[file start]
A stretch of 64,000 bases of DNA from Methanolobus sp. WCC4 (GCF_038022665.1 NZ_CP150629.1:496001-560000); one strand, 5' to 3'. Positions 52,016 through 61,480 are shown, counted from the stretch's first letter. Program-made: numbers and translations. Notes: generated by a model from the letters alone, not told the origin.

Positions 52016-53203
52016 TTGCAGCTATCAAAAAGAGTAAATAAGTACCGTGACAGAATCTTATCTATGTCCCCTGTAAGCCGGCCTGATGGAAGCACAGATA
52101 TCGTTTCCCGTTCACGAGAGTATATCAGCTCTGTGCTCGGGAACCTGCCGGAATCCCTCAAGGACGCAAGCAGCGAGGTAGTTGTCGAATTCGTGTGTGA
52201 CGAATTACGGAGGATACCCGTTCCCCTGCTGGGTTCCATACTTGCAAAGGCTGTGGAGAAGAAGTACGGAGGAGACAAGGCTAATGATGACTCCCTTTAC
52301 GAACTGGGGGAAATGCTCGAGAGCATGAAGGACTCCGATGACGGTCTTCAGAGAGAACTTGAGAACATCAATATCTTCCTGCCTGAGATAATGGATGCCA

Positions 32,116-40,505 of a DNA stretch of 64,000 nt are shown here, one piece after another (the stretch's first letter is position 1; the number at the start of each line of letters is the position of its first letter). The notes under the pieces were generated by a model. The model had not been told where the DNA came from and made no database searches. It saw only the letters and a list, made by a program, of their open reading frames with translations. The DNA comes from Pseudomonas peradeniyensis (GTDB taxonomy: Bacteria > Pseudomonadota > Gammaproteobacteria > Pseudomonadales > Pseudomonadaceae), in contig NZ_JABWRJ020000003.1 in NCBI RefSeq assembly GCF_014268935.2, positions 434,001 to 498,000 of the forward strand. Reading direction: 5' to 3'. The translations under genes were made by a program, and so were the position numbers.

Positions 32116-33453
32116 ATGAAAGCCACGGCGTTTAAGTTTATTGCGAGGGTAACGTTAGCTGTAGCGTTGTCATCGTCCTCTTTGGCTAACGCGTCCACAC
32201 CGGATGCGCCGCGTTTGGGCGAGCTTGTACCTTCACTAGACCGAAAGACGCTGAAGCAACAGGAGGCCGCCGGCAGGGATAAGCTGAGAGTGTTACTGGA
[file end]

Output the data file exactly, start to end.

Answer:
A stretch of 64,000 bases of DNA from Methanolobus sp. WCC4 (GCF_038022665.1 NZ_CP150629.1:496001-560000); one strand, 5' to 3'. Positions 52,016 through 61,480 are shown, counted from the stretch's first letter. Program-made: numbers and translations. Notes: generated by a model from the letters alone, not told the origin.

Positions 52016-53203
52016 TTGCAGCTATCAAAAAGAGTAAATAAGTACCGTGACAGAATCTTATCTATGTCCCCTGTAAGCCGGCCTGATGGAAGCACAGATA
52101 TCGTTTCCCGTTCACGAGAGTATATCAGCTCTGTGCTCGGGAACCTGCCGGAATCCCTCAAGGACGCAAGCAGCGAGGTAGTTGTCGAATTCGTGTGTGA
52201 CGAATTACGGAGGATACCCGTTCCCCTGCTGGGTTCCATACTTGCAAAGGCTGTGGAGAAGAAGTACGGAGGAGACAAGGCTAATGATGACTCCCTTTAC
52301 GAACTGGGGGAAATGCTCGAGAGCATGAAGGACTCCGATGACGGTCTTCAGAGAGAACTTGAGAACATCAATATCTTCCTGCCTGAGATAATGGATGCCA

Positions 32,116-40,505 of a DNA stretch of 64,000 nt are shown here, one piece after another (the stretch's first letter is position 1; the number at the start of each line of letters is the position of its first letter). The notes under the pieces were generated by a model. The model had not been told where the DNA came from and made no database searches. It saw only the letters and a list, made by a program, of their open reading frames with translations. The DNA comes from Pseudomonas peradeniyensis (GTDB taxonomy: Bacteria > Pseudomonadota > Gammaproteobacteria > Pseudomonadales > Pseudomonadaceae), in contig NZ_JABWRJ020000003.1 in NCBI RefSeq assembly GCF_014268935.2, positions 434,001 to 498,000 of the forward strand. Reading direction: 5' to 3'. The translations under genes were made by a program, and so were the position numbers.

Positions 32116-33453
32116 ATGAAAGCCACGGCGTTTAAGTTTATTGCGAGGGTAACGTTAGCTGTAGCGTTGTCATCGTCCTCTTTGGCTAACGCGTCCACAC
32201 CGGATGCGCCGCGTTTGGGCGAGCTTGTACCTTCACTAGACCGAAAGACGCTGAAGCAACAGGAGGCCGCCGGCAGGGATAAGCTGAGAGTGTTACTGGA